Is Innovation Too Messy To Be Managed And Taught? Hardly

by Brian Quinn
published in Fast Company Design

As an innovation consultant, I found the recent Co.Design post “Do Innovation Consultants Kill Innovation? troubling. Jens Martin Skibsted and Rasmus Bech Hansen are right to castigate much of the innovation consulting industry, which is unfortunately full of firms that have rebranded themselves as innovation experts. Just peruse the website of any large consulting firm. Yesterday’s management, brand, or operations consultant is today’s innovation guru.

The problem these consultants run into is that most of them have no ability to actually create an innovation, and so they fall back on what they really know how to do: They analyze. They promote stage gate and pipeline management, statistically normalizing these by industry to tell you just how many innovation ideas your company needs at each point to succeed. Just don’t ask them to help you actually generate or improve any of the ideas themselves. So I’m happy to also cast a stone at the “custodians” and “wordslingers” described in their piece. But what I found really troubling is the article’s core thesis: That innovation is too “messy” to professionalize, and therefore enterprises should not invest in building internal innovation capabilities. That perspective is simply uninformed and needlessly reductive.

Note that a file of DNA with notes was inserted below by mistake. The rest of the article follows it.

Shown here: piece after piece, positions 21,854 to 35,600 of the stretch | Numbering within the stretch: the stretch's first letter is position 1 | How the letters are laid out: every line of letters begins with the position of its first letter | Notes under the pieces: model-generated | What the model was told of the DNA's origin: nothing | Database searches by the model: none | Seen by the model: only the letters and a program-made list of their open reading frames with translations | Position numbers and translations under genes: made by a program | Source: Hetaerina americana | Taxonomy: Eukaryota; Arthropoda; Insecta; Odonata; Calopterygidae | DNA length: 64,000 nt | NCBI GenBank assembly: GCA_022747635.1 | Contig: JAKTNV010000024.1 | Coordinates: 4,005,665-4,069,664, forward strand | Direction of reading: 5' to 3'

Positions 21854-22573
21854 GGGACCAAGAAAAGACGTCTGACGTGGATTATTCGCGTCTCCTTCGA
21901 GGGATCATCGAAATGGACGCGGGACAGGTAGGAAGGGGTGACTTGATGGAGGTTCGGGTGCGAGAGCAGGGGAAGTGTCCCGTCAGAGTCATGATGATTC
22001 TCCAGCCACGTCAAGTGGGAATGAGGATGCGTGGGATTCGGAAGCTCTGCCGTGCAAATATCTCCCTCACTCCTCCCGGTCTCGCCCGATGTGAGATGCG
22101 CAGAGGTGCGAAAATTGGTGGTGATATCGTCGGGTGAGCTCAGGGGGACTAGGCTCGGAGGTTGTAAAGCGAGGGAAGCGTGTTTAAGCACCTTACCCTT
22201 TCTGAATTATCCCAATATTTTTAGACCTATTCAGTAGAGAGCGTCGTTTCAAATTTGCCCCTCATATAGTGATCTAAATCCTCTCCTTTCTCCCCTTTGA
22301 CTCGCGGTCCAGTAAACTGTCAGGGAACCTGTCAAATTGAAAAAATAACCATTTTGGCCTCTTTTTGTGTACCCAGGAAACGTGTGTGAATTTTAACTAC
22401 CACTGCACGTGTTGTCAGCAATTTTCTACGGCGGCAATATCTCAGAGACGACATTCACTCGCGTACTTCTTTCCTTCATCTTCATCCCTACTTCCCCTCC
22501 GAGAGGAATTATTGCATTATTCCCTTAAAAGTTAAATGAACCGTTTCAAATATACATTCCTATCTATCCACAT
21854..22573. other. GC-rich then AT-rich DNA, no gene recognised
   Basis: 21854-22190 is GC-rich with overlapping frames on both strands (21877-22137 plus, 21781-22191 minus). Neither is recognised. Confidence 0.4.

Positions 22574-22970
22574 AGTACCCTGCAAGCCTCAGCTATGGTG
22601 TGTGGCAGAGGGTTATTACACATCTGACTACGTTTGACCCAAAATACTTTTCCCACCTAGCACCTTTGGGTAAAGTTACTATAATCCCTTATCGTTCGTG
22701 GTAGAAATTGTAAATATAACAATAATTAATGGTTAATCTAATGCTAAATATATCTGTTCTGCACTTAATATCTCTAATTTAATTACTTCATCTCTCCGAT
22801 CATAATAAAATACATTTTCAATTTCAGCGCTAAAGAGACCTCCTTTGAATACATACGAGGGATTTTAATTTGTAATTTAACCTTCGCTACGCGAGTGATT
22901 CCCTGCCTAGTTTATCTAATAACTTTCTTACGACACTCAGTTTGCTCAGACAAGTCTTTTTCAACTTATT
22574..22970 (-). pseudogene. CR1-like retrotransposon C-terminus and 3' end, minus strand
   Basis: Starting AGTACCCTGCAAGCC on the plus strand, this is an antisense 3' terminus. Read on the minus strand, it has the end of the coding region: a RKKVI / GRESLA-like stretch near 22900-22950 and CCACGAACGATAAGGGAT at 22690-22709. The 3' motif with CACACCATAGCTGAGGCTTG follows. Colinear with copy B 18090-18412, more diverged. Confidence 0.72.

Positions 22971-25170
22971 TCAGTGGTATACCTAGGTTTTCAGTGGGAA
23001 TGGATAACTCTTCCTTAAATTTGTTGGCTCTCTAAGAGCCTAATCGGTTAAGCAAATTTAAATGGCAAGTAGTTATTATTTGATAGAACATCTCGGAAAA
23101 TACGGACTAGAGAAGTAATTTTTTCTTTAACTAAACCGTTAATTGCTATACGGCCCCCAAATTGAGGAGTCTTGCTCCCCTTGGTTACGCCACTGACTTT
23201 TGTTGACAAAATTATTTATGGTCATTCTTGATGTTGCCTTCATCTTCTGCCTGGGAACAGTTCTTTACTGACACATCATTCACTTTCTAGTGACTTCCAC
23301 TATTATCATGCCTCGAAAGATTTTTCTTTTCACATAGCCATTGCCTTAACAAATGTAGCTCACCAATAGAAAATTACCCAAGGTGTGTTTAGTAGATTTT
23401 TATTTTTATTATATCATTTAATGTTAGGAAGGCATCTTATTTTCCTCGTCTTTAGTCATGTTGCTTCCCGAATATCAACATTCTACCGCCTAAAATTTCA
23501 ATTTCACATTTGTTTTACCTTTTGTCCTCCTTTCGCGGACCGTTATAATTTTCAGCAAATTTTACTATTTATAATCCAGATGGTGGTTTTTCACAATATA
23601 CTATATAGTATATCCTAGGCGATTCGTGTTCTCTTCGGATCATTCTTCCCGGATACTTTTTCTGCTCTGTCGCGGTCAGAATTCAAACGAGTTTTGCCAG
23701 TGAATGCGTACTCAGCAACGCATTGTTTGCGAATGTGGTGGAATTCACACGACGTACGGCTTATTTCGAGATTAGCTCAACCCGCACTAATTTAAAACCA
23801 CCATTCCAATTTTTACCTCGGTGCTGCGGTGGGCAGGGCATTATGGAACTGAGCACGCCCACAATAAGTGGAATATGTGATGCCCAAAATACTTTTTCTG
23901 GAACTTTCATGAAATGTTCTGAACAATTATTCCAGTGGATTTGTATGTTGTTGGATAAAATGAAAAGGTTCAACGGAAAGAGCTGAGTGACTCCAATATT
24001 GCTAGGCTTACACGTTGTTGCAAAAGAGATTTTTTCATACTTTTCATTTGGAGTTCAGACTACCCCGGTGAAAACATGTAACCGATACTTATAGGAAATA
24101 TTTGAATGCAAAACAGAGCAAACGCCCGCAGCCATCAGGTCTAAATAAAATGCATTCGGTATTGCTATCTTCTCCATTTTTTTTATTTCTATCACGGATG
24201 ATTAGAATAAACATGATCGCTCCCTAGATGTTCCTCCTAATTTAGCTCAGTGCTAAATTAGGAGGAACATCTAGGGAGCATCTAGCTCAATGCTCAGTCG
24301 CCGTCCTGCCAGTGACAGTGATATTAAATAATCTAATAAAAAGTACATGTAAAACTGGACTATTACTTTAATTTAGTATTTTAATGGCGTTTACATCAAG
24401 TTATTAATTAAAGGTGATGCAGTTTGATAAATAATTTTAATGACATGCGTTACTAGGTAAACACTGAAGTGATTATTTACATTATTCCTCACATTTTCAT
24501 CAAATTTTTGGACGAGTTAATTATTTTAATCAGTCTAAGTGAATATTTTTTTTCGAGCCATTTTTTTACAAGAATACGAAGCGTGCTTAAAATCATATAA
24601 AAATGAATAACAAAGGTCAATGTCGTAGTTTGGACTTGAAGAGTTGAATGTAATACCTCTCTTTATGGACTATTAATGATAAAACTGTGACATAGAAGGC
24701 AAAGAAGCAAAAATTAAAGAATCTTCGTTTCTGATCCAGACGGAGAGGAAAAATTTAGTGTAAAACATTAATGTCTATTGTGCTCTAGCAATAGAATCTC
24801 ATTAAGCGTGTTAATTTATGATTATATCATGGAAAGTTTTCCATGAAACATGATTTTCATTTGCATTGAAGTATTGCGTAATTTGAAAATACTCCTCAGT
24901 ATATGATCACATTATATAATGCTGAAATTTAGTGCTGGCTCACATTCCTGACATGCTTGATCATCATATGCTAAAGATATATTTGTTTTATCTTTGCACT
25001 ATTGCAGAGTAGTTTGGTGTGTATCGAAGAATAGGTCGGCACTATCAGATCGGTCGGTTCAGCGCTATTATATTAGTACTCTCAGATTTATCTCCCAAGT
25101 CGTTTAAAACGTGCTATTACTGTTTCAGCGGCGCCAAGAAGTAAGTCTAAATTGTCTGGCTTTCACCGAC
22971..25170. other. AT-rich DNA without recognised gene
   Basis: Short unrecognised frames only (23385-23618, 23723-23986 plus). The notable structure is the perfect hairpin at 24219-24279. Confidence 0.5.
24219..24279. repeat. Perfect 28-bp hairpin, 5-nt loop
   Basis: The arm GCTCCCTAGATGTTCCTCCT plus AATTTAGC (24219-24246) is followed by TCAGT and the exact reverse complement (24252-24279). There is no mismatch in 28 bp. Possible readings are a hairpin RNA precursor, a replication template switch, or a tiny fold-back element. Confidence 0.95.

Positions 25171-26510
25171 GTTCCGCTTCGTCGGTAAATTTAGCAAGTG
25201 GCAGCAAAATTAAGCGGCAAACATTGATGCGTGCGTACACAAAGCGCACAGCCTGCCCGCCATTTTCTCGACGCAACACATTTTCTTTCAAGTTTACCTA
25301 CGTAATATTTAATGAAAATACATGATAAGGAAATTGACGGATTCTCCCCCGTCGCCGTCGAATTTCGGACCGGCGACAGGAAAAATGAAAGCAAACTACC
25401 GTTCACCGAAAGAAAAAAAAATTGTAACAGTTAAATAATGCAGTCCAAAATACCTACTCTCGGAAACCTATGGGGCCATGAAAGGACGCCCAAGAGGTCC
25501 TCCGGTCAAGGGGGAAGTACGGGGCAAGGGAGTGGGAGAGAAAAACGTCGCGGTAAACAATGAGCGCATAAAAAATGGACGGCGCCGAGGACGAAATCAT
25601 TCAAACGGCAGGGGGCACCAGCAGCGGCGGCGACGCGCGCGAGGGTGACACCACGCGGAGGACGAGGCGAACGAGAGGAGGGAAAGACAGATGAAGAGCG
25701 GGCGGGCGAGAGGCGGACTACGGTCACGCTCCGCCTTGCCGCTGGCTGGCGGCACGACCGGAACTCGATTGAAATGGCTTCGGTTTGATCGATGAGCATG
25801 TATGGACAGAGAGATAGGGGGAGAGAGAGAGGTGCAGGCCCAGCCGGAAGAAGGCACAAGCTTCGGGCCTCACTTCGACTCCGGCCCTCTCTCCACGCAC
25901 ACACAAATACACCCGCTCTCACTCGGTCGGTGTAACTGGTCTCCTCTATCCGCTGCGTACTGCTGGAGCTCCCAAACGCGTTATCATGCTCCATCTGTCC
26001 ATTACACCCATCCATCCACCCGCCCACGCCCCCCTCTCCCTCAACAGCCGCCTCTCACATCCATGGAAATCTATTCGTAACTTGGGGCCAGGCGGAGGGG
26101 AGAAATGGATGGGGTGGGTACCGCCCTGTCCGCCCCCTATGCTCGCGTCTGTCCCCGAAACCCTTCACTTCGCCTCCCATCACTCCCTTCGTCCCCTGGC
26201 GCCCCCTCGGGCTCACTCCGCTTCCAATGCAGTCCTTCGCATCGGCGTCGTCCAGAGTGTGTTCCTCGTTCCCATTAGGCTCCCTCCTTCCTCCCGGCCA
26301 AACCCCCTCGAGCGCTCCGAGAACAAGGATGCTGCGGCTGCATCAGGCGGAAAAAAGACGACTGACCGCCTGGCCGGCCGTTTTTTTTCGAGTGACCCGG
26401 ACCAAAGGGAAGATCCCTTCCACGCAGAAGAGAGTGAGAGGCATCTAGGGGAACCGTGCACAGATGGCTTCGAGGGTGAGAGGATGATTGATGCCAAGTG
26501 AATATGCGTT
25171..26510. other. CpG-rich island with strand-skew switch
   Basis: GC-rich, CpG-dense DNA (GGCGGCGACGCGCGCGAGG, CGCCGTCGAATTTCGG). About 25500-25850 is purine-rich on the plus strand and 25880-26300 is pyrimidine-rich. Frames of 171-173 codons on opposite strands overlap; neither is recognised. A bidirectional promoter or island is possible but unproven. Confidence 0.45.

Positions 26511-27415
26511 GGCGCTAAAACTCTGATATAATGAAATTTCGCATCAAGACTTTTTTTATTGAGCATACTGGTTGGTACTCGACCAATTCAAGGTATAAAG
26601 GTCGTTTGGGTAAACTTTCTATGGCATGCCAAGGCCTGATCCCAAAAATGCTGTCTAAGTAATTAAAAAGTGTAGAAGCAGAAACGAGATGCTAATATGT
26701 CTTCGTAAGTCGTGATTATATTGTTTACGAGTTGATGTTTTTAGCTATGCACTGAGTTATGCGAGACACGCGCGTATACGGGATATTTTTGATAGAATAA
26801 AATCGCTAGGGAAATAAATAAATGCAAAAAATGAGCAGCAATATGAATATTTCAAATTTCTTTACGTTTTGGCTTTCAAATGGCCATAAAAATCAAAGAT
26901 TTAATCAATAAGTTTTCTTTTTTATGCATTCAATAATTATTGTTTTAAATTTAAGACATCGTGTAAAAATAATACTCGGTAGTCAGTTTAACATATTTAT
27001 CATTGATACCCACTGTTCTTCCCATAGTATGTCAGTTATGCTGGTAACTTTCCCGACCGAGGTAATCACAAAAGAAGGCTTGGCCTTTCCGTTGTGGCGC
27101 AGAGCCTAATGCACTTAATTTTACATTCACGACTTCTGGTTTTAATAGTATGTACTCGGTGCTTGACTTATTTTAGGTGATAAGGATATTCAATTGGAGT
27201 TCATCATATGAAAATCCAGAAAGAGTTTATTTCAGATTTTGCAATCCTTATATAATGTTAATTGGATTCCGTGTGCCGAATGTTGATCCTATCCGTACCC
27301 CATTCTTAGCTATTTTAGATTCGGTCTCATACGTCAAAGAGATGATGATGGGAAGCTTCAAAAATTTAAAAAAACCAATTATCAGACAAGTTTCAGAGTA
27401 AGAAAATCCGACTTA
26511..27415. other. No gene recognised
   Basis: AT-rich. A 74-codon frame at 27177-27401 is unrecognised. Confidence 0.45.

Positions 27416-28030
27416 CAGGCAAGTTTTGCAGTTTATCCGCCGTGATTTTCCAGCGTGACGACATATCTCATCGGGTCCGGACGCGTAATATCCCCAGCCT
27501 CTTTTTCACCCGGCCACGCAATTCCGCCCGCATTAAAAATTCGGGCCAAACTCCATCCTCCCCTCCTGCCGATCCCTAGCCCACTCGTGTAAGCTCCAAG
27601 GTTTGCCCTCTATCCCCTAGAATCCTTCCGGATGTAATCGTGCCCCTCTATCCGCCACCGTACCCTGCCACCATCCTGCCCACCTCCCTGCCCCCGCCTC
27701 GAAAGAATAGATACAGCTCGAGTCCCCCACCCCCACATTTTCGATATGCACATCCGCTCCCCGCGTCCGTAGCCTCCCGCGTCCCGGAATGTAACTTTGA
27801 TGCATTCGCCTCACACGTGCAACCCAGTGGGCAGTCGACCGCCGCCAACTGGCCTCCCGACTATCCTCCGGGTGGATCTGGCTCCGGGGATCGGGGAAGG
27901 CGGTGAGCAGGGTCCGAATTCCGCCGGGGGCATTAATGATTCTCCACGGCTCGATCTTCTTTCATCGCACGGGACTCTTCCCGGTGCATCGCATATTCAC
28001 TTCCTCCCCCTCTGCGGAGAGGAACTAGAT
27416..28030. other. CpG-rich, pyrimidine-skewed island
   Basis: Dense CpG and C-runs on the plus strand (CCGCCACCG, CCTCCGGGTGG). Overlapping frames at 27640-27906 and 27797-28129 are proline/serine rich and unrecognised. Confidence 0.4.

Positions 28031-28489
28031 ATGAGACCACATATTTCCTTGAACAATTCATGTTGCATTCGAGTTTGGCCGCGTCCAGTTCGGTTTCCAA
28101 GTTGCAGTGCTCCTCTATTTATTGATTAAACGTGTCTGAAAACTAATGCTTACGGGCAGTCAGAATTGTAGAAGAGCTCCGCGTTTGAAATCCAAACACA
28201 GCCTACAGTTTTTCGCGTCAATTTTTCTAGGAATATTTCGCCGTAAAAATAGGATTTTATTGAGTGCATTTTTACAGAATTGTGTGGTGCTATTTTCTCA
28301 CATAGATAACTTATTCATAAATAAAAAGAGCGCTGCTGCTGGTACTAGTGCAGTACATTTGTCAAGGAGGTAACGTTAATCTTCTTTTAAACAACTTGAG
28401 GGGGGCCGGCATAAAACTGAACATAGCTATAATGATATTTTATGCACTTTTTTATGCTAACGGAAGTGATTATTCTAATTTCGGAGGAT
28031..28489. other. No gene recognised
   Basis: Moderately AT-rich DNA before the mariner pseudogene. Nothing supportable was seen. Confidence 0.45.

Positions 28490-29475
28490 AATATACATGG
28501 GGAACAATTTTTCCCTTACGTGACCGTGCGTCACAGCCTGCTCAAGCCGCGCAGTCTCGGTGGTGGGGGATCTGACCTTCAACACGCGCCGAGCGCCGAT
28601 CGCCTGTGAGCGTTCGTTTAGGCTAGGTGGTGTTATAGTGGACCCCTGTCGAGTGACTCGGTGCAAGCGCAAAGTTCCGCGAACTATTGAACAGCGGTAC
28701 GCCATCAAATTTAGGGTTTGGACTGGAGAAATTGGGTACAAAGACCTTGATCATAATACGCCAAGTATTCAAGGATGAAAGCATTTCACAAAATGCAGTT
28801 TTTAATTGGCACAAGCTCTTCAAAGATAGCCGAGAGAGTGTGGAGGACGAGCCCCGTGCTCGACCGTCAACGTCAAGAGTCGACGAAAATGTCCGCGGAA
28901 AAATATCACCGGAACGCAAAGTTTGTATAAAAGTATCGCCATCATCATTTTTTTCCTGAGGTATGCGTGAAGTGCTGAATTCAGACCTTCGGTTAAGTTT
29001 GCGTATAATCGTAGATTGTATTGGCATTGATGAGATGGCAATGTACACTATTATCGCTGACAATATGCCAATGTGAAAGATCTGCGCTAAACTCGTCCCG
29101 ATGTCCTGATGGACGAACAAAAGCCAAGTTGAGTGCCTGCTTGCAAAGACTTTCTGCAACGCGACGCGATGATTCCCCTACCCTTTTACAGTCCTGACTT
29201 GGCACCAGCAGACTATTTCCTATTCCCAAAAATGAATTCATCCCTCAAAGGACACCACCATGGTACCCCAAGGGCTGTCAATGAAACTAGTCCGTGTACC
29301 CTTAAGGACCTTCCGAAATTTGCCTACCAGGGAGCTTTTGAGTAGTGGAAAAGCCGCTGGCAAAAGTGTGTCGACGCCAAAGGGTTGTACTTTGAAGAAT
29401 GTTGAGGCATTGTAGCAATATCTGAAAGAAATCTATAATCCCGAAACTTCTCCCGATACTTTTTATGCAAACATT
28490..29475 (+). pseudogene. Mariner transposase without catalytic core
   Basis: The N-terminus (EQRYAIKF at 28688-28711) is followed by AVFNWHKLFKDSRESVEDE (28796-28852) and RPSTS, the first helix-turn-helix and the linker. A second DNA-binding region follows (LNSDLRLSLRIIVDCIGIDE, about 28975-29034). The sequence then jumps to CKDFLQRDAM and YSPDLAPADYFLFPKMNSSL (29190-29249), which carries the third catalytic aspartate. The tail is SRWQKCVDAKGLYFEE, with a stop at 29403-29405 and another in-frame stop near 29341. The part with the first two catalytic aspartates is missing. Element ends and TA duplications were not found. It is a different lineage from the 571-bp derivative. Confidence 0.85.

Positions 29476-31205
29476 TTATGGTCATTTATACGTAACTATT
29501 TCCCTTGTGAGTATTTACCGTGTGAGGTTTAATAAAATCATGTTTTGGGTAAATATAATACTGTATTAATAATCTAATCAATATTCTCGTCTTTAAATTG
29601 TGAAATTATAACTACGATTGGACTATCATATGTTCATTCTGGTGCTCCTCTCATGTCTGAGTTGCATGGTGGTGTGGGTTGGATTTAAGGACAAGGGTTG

The authors attack innovation processes, arguing that “the difference between success and disaster is largely defined by the selection of a good team—not by its processes.” Of course, the team driving an innovation initiative matters, but simply throwing smart people in a room and asking them to innovate will not produce success. You might as well ask them to teach themselves the violin while they’re in there. A talented team will produce successful innovations when they’re equipped with a systematic approach that’s connected to the broader organization in the right ways. Innovation doesn’t depend on either a good team or good process. It depends on both.